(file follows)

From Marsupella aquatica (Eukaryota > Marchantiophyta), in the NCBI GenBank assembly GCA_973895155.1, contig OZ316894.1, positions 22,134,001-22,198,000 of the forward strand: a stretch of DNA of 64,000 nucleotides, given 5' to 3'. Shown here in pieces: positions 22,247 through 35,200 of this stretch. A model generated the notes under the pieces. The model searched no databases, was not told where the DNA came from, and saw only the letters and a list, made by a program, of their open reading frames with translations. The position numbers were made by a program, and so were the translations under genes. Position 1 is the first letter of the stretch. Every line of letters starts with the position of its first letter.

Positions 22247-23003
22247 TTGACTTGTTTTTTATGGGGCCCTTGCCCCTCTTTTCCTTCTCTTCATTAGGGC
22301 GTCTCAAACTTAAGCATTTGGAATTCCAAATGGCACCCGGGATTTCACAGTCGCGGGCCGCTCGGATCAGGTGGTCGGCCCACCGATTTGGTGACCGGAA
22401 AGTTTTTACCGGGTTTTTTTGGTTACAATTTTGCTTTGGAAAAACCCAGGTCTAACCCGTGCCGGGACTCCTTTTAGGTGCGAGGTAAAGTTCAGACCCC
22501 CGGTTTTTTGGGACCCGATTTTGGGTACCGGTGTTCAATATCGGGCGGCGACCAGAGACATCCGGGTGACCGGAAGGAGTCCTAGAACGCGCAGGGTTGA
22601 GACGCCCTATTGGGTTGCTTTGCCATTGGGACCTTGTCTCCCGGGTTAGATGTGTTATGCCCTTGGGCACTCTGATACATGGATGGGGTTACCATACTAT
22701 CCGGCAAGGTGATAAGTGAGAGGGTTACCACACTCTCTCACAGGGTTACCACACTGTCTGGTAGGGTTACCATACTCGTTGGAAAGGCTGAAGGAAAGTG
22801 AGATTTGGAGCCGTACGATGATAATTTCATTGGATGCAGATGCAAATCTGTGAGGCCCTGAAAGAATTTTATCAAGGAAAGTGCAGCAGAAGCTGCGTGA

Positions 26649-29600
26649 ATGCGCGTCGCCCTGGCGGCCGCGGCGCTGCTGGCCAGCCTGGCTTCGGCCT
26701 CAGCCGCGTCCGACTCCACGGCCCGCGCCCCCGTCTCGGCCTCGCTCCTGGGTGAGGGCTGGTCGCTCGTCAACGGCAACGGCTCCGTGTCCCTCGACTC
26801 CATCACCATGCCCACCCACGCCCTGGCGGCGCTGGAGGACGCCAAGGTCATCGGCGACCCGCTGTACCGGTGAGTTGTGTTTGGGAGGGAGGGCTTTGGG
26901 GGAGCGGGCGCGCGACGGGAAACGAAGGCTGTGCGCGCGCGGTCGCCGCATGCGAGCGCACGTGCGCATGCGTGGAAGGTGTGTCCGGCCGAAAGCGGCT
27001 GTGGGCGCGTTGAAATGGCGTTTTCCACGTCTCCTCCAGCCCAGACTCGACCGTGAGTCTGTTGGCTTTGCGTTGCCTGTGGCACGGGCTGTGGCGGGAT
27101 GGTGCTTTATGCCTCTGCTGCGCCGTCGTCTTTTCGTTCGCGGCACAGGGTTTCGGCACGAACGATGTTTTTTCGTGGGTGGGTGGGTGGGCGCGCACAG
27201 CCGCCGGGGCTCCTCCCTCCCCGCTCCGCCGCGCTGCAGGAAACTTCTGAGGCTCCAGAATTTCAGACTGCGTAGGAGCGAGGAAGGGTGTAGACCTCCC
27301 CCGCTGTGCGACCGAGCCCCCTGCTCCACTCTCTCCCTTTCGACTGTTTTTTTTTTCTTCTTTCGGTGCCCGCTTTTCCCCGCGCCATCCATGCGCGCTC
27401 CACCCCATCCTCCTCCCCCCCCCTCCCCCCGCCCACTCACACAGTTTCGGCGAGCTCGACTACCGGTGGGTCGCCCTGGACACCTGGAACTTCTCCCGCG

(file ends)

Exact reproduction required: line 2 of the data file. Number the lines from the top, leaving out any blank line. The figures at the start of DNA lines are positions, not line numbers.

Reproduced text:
Positions 22247-23003